Guide to dating the undead
“Good as new.” A gust of heated air swirled up my leg from a nearby floor register. Or I did until the magic rebounded, delivering a slap to my skull that left my ears ringing and startled me into shifting a mental eye toward checking the perimeter.
“You’re welcome.” Thanks to my late start, my usual bowl of strawberry oatmeal was off the table. But whatever had left the wards singing near the garden hadn’t breached them.
Grier Woolworth spends her nights weaving spooky tales of lost souls and tragedies for tourists on the streets of downtown Savannah. The pay is crap, but the tips keep the lights on in her personal haunted mansion and her pantry stocked with ramen.
Life is about as normal as it gets for an ex-necromancer hiding among humans. Shallow pants fed my lungs and fueled my racing heart.
A wobbly question mark cut through the condensation fogging the window above my desk. “Just a bad dream.” The same one, night after night after night, since my release from the black stone prison called Atramentous.
Each dusk I expected to wake to iron bars, a grate in the concrete floor, the constant of water and other fluids as they fell from the ceiling into the drain.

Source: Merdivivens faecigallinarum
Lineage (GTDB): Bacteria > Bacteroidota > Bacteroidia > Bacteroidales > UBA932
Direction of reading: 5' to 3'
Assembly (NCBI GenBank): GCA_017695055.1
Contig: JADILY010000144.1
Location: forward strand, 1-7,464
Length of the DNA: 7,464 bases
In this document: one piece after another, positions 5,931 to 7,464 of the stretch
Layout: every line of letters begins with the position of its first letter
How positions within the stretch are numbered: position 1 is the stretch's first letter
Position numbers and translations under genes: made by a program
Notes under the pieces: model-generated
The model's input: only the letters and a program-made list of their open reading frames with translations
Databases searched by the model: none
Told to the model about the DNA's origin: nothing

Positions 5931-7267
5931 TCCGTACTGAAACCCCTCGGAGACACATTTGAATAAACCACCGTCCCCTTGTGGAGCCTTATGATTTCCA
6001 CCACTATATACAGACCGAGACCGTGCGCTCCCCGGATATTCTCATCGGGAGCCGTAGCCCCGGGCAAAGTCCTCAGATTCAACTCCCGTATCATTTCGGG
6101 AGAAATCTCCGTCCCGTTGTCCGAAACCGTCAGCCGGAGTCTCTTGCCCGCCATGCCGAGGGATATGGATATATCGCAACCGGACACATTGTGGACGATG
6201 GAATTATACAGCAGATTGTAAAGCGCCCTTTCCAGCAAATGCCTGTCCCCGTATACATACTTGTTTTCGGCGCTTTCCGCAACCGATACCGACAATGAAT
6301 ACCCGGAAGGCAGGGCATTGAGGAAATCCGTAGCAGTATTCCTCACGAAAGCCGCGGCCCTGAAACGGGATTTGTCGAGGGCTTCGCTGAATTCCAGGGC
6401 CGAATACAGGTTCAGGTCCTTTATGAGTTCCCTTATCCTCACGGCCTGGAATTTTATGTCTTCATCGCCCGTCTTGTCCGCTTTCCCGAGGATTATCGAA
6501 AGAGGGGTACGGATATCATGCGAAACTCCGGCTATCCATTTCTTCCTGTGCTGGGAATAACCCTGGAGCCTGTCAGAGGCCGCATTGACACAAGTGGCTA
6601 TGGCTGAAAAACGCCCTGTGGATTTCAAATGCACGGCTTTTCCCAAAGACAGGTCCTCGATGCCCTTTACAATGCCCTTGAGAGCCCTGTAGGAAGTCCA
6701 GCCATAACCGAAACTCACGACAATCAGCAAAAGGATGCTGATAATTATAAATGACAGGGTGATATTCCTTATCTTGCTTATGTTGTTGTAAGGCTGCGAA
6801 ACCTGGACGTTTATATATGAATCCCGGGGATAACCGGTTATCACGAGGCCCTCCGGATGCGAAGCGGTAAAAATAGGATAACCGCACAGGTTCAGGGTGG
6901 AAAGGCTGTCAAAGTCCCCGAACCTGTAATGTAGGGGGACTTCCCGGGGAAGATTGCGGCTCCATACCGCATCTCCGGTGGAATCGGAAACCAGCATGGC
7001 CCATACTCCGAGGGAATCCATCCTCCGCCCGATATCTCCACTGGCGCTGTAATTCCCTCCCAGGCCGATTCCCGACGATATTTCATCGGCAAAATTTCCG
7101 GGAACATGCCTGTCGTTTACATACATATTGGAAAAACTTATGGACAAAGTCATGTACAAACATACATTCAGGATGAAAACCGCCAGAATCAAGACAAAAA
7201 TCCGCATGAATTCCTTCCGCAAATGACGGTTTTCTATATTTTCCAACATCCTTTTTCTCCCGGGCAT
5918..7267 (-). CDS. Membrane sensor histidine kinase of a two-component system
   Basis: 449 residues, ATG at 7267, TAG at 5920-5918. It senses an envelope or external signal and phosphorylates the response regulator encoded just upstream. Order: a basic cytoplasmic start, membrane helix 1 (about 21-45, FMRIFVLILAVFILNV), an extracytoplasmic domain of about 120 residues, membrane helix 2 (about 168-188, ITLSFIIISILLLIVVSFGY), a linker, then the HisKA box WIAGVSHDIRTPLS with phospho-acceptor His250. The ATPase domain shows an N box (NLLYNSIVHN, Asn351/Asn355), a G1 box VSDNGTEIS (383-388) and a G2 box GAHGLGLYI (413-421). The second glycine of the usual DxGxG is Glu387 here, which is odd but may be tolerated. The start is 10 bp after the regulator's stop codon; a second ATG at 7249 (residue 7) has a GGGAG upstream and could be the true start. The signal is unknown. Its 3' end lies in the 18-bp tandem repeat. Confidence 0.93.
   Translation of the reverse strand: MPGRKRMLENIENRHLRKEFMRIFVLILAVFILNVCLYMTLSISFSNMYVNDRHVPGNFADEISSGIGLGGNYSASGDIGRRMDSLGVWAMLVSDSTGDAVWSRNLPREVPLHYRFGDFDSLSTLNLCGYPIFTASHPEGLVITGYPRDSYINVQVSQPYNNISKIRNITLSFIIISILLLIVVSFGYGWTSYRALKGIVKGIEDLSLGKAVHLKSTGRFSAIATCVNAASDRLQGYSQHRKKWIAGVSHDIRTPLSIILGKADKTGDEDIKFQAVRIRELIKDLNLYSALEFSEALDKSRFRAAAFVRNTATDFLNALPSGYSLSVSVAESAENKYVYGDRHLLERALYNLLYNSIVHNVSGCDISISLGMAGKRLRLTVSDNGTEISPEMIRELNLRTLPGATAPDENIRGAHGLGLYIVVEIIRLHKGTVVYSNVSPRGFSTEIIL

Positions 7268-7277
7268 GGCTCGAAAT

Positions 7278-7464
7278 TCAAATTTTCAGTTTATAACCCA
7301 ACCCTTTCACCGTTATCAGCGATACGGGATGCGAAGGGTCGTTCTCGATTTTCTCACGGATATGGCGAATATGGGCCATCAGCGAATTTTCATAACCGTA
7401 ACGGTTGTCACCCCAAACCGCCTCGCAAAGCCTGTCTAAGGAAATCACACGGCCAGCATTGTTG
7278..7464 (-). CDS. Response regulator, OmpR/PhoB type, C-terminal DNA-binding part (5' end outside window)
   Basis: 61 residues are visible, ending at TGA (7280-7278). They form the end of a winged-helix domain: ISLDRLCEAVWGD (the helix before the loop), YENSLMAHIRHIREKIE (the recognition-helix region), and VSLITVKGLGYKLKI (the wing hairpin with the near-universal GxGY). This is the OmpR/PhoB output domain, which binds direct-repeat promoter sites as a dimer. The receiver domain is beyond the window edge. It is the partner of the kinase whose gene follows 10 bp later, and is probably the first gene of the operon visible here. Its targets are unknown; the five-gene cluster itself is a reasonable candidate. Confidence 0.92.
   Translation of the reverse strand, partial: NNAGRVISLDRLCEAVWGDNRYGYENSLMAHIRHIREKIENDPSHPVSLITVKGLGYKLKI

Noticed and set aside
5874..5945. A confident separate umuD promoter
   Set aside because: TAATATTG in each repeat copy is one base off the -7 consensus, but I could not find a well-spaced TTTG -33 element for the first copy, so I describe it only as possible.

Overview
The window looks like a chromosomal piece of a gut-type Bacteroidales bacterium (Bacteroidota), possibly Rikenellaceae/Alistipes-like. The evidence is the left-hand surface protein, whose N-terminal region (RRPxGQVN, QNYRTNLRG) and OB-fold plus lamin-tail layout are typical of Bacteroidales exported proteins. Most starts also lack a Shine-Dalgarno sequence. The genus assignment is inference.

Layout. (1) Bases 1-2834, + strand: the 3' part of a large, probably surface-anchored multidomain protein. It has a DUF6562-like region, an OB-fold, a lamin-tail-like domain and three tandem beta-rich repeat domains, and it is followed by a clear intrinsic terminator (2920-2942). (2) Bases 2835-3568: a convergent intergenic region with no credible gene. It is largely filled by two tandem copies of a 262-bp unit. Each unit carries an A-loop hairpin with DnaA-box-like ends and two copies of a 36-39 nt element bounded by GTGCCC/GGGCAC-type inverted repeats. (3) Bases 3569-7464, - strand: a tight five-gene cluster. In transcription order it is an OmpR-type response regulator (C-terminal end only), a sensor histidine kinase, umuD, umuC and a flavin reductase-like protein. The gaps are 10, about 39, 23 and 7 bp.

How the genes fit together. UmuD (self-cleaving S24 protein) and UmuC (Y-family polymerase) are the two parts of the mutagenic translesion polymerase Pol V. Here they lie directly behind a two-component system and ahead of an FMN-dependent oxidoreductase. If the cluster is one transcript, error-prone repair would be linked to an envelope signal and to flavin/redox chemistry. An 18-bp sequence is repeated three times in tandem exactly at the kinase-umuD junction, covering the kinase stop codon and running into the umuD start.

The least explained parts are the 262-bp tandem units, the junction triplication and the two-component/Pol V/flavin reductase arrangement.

All the what-might-have-beens gathered on the fringes of my memory, tightening my throat until a ragged cough sounding too close to a sob broke free.
I blamed the dust and choked down the burning ache before it consumed me, fisted my hand and let the burnt flesh sharpen my focus.
Until the society that excommunicated Grier offers her a second chance at being more than ordinary. I tasted copper in the back of my throat, and it hurt when I swallowed.
Too bad no one warned her the trouble with being I jolted awake sitting on the hardwood floor in my bedroom with my back wedged into a corner. Starting my nights with a crick in my neck and a numb tailbone was getting old fast.
Curls of steam gamboled around my ankles, chasing me back into the bedroom, where I dried off and got dressed in jeans and a faded tee.